The Securities and Exchange Commission could put into place guidelines on the federal monitoring of environmental, social, and governance issues as a Biden administration places greater focus on the climate change agenda.
Under the outgoing Trump administration, SEC Chairman Jay Clayton followed a more “principles-based approach” to climate disclosure, which has drawn criticism for inconsistent disclosure practices due to the voluntary nature of the framework, Benjmin D. Stone writes for Mondaq. Requirements were further eased this past August and October.
Commissioner Allen Herren Lee, one of two Democrats who joined Biden’s three-member majority, opposed the SEC’s decision to make changes to regulation S-K. Lee indicated that companies could be required to issue greater ESG disclosures.
“Shareholders are beginning to accomplish on climate change what they have accomplished on numerous other significant issues crucial to good governance and long-term value-focus management attention and drive valuable and needed change. The Commission should be encouraging this type of engagement, not stifling it,” Lee previously said.
“In the end, these amendments will restrict shareholders’ ability to oversee and engage with management of the companies they own. They do not properly value shareholder proposals or shareholder rights. And they will restrain shareholder efforts on issue that are of pressing importance to them and the broader economy,” Lee added.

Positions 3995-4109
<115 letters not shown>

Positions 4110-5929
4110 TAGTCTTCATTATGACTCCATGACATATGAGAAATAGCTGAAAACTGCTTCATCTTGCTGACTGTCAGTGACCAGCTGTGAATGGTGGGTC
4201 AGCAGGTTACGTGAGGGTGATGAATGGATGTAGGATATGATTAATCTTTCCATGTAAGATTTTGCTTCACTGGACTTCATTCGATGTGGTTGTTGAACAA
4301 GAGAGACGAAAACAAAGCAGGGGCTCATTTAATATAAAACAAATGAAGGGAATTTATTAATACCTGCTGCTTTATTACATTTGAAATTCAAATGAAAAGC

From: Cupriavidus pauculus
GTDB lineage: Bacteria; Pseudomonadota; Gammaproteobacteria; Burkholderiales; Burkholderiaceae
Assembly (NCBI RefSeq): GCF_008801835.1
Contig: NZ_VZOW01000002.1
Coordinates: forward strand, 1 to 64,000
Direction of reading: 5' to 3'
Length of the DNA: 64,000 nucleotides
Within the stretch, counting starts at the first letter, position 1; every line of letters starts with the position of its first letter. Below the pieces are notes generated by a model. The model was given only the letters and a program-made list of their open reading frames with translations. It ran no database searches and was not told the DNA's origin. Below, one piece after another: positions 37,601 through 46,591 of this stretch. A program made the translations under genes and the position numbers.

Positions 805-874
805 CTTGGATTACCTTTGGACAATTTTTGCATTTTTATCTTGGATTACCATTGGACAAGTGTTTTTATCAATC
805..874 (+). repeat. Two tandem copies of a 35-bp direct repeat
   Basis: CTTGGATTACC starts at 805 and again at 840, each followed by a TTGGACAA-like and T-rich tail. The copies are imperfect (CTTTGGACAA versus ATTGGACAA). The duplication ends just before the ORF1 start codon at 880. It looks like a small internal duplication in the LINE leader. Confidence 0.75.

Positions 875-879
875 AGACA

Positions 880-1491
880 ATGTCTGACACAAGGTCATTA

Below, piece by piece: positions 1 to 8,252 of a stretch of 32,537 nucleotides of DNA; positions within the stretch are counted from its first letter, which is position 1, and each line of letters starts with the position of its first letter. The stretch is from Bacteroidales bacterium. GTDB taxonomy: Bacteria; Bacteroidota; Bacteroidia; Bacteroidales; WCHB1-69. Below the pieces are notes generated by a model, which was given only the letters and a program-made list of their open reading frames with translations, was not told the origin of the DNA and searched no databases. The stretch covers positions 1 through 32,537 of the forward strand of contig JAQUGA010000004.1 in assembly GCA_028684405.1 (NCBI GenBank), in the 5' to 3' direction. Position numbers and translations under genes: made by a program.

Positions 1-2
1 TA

Congressional Democrats have been promoting legislation to require companies to disclose ESG-related risks. In 2019, Senator Elizabeth Warren submitted S.2075, the “Climate Risk Disclosure Act of 2019,” which would have the SEC “require an issuer of securities to annually disclose information regarding climate-change related risks posed to the issuer, including an in issuer’s strategies and mitigate these risks. Among other things, issuers must report their direct and indirect greenhouse-gas emissions, disclose their fossil-fuel related assets, and establish standards regarding the social cost of carbon.”
Additionally, Representative Juan Vargas introduced a bill for public companies to disclose ESG metrics. H.R.4329, or the, “ESG Disclosure Simplification Act of 2019,” would establish a Sustainable Finance Advisory Committee within the SEC to “submit to the Commission recommendations about what ESG metrics the Commission should require issuers to disclose.”
Once president-elect Joe Biden takes office, these types of bills could come of committee and reach the voting floor.
For more news, information, and strategy, visit the ESG Channel.